Curated by interior designer Max Radford, @m_r.a.a.d is a veritable treasure trove of interiors inspiration, celebrating the best of 20th century design with a particular focus on extraordinary furniture of the period. Eclectic pieces spanning a breath of aesthetic schools come together to form a very particular point of view, indicative of Radford’s own varied tastes. While the account includes images of diverse domestic spaces, it is the edit of chairs that is the real standout. Forged in metal, comprised of layered felt, cut from stone, or moulded from recycled plastics, these eccentric proposals for seating are a joy to peruse.
Among the recent highlights posted is an unusual chair created by Australian designer and furniture maker Christopher Robertson in 1987. Inspired by his native Western Australia, noted for its biodiversity, unique species of eucalypts, and numerous vast salt lakes, Robertson credits the landscape as a profound influence on his practice. He completed a Masters Degree in Furniture Design at the prestigious Royal College of Art London under Professor Floris van den Broecke in 1986. Appearing to have been dissected and then re-joined, this curious asymmetric work, conceived shortly after his graduation, comprises a sleek wooden backrest and footrest, alongside a seat upholstered in a natural textile, elegantly tethered by connecting black poles.
Elsewhere, discover the work of Italian sculptor and designer Andrea Salvetti. Salvetti’s impressive Tondo Chair, produced in 1997, appears like a formidable ram, rendered in tarnished silver, with furled horns and a powerful stance. Born in Bozzano Lucca in 1967, he studied architecture at the University of Florence under fellow artisan Guido Cristofani. Salvetti began his on-going collaboration with Dilmos Milano in 1996 with an exhibition of his aluminium-cast chair-sculpture collection at Salone del Mobile. Salvetti is known for designs and furniture-sculptures inspired by the wonder of the natural world, often cast in aluminium and bronze. He also explores the interaction between food and art, at times with interactive, edible sculptures.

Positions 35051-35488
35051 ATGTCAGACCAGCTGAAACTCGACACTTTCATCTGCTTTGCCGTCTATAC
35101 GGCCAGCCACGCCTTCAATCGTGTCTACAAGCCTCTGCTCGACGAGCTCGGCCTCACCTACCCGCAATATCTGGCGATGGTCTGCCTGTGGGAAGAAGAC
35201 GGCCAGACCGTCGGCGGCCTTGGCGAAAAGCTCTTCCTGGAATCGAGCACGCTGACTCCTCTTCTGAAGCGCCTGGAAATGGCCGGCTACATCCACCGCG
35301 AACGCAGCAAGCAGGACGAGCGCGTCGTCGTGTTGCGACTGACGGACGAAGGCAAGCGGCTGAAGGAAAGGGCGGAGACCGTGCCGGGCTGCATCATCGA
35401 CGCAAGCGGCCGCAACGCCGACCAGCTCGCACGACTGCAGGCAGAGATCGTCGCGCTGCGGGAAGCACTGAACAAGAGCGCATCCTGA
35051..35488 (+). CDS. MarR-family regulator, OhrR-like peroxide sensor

Further back is a gem conceived by British designer John Makepeace, the Knot Chair. Makepeace first saw furniture being made when he was eleven, and later visited the great cabinetmakers in Copenhagen as a teenager. Design and craftsmanship came naturally to him, and he went onto be a founding member of the Crafts Council in the UK. Designed for The Tennis House in the US, a short distance from the shores of Lake Michigan, the concept of the Knot Chair started from the principle that comfort derives from profiles that give firm bodily support in the right places rather than cushioning. This was achieved with carefully sculptured cushions of burr elm, “knotted” to frames of laminated oak.
A final standout is the Margarita Chair, designed in 1971 by painter Roberto Matta. This inimitable throne was produced by Dino Gavina, under Matta’s direction, in a limited edition, formed by lost wax casting a modified found object. Matta was born in Santiago, Chile, and became celebrated for his fantastical paintings of peculiar spaces. Matta completed an architecture degree at the Catholic University in Santiago in 1931 and moved to Paris to work for the influential architect Le Corbusier. His friendships with the avant-garde in various centres of Europe, from Gertrude Stein and Marcel Duchamp to Walter Gropius and Salvador Dalí, stimulated his interest in the Surrealist movement, which he became closely aligned with.
Words by Keshav Anand / Feature image: Danny Lane, Etruscan Chair, 1984 (via Pinterest)